Why Does Wind Bother the Reception From My Indoor TV Antenna?

by Adrian Grahams

High winds can play havoc with digital-television reception whether you have an outdoor TV antenna or an indoor attic-mounted or set-top antenna. While an outdoor antenna is vulnerable to direct movement by wind, particularly if it is fixed to a tall mast, the problem for indoor antennas is usually multi-path interference caused by nearby trees swaying in the wind. In this situation you will need to re-site the antenna or get rid of the tree to stabilize your digital-television reception.

'Line of Sight' TV Reception

For optimal digital-television reception, antennas need a clear line of sight toward the TV broadcast tower. Any large structure along this line of sight, such as buildings or a nearby tree, can cause signal drop-outs. Buildings don't move enough in the wind to affect the signal strength received by an outdoor or indoor television antenna, but a tree that doesn't usually affect your TV reception may disrupt the signal as it moves and sways in high winds.

Multi-Path Interference

A tree located in front of your television antenna can cause a reception problem known as short delay multi-path interference. Signals from the TV broadcast tower overlap chaotically behind the tree and this causes drop-outs on certain TV channels when the wind blows and moves the tree. The problem is usually confined to higher-frequency UHF digital-television channels. In weaker signal areas, multi-path interference can lead to the complete loss of your digital-television signal on UHF channels.

Indoor and Outdoor Antennas

Short delay multi-path interference can affect both indoor and outdoor antennas, but the problem is often worse with an indoor antenna because it typically receives a weaker signal than an exterior antenna. Indoor set-top antennas are usually only recommended for use in strong signal areas close to TV broadcast towers. An attic-mounted antenna will often deliver better results than a portable antenna, but an outdoor antenna is often essential for weak signal areas or reliable long-range digital-television reception.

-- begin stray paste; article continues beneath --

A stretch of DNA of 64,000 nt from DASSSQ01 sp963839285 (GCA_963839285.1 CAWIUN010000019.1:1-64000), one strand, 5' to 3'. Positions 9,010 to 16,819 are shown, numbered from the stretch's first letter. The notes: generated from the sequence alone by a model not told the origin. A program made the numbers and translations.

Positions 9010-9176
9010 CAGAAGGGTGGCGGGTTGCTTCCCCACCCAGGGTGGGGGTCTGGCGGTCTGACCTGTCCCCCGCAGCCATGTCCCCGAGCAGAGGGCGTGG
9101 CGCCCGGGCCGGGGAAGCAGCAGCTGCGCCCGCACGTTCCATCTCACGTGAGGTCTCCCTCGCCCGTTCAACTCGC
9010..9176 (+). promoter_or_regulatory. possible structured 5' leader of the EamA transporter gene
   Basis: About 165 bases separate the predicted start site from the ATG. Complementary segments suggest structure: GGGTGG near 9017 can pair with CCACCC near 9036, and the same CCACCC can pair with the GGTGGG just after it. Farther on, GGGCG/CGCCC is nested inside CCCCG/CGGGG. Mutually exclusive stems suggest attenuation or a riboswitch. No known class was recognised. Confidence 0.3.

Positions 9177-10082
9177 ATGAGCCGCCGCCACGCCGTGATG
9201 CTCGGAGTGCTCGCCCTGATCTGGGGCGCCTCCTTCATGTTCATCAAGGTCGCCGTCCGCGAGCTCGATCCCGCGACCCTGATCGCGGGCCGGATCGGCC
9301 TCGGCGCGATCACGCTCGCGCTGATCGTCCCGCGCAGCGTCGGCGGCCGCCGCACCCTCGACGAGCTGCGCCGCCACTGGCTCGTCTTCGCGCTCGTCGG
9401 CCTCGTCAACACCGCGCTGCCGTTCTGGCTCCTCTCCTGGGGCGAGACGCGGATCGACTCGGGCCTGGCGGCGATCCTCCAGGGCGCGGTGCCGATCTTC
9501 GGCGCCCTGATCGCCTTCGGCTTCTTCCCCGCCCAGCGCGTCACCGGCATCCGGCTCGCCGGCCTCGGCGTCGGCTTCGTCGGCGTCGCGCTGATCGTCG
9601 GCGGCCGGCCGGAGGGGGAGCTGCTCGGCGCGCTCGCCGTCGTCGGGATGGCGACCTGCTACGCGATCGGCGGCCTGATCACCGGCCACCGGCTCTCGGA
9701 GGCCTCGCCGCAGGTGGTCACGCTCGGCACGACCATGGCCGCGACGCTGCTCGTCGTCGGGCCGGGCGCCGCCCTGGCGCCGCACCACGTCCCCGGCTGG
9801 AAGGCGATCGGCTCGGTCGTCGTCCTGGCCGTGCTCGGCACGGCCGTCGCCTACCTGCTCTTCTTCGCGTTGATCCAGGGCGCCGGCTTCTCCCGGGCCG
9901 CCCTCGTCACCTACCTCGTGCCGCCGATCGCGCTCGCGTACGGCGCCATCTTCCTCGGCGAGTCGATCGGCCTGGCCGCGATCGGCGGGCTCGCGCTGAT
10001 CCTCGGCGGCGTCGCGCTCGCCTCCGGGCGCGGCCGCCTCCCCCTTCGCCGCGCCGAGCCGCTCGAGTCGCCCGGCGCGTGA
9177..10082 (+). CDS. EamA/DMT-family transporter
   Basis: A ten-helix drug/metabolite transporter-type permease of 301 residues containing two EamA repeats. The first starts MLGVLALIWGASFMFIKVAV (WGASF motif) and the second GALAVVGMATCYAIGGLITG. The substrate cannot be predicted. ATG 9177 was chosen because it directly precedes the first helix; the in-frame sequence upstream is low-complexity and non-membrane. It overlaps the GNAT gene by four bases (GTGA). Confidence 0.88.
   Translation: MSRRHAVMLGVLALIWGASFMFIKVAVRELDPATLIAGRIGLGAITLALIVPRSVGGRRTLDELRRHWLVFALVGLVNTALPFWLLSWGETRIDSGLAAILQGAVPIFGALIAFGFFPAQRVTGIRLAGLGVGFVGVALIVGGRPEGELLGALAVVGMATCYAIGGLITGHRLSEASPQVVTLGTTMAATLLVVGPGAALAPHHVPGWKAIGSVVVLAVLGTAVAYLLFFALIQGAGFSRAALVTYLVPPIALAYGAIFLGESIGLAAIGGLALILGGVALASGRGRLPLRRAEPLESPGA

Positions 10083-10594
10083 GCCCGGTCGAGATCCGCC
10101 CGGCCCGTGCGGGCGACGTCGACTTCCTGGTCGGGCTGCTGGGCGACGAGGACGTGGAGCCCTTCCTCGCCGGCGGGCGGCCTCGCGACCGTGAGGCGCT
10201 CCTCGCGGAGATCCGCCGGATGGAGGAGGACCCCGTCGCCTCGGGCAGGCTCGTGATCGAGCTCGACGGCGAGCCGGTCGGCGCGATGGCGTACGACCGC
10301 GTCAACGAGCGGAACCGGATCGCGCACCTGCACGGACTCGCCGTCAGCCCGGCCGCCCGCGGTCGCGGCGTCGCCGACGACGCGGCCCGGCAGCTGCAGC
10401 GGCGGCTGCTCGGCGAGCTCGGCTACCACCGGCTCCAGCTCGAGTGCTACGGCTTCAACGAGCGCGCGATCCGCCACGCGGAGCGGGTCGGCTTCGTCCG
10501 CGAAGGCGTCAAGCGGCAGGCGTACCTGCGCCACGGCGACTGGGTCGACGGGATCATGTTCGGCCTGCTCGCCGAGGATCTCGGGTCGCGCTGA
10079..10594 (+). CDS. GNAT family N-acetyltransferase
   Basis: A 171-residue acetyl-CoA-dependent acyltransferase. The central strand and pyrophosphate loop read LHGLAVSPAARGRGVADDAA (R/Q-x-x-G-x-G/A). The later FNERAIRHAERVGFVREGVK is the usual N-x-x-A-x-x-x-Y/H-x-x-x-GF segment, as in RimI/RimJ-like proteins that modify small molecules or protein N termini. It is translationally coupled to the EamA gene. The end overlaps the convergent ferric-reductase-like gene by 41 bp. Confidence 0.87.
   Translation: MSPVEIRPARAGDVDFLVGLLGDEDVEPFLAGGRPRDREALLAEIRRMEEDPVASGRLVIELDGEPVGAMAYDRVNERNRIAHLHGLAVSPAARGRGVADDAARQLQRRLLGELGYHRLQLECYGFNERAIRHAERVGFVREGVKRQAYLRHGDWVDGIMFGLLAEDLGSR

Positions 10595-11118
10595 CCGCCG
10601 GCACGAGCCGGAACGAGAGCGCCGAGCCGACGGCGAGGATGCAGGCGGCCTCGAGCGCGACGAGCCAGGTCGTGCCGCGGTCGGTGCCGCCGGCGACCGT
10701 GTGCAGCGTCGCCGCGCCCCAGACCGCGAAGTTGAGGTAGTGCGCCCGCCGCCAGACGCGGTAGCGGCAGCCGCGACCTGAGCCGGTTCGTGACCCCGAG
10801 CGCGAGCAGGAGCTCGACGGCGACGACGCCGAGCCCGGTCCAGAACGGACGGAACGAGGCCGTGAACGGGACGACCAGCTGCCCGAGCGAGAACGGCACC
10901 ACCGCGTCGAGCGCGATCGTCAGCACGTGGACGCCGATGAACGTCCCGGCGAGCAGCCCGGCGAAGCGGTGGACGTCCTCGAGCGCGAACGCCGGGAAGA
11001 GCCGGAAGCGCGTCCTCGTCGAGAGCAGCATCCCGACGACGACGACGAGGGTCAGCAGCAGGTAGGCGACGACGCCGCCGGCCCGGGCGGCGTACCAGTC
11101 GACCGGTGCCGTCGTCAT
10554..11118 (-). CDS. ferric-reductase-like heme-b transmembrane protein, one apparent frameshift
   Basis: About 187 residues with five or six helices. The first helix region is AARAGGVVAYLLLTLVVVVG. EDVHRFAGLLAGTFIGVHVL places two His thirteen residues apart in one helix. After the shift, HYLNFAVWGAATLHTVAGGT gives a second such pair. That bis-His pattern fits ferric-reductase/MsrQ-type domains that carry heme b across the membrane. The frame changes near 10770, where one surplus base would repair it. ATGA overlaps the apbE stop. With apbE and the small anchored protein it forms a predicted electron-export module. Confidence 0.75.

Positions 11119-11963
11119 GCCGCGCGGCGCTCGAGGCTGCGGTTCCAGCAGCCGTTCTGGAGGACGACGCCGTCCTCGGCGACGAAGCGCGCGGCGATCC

Troubleshooting

To troubleshoot multi-path interference problems, move the antenna to another position or cut down the tree. If you can't or don't want to cut down the tree because it's on a neighboring property, your troubleshooting choices are restricted to the antenna. If you use an indoor set-top antenna, try moving it to another position in the room to maximize reception in windy conditions. Alternatively, consider upgrading to an attic-mounted antenna or an exterior antenna on a roof or gable-end. Install the antenna as far away from the tree as possible to minimize the effects of multi-path interference in windy conditions. If the interference occurs on VHF channels, a larger antenna can sometimes fix the problem.

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About the Author

Adrian Grahams began writing professionally in 1989 after training as a newspaper reporter. His work has been published online and in various newspapers, including "The Cornish Times" and "The Sunday Independent." Grahams specializes in technology and communications. He holds a Bachelor of Science, postgraduate diplomas in journalism and website design and is studying for an MBA.

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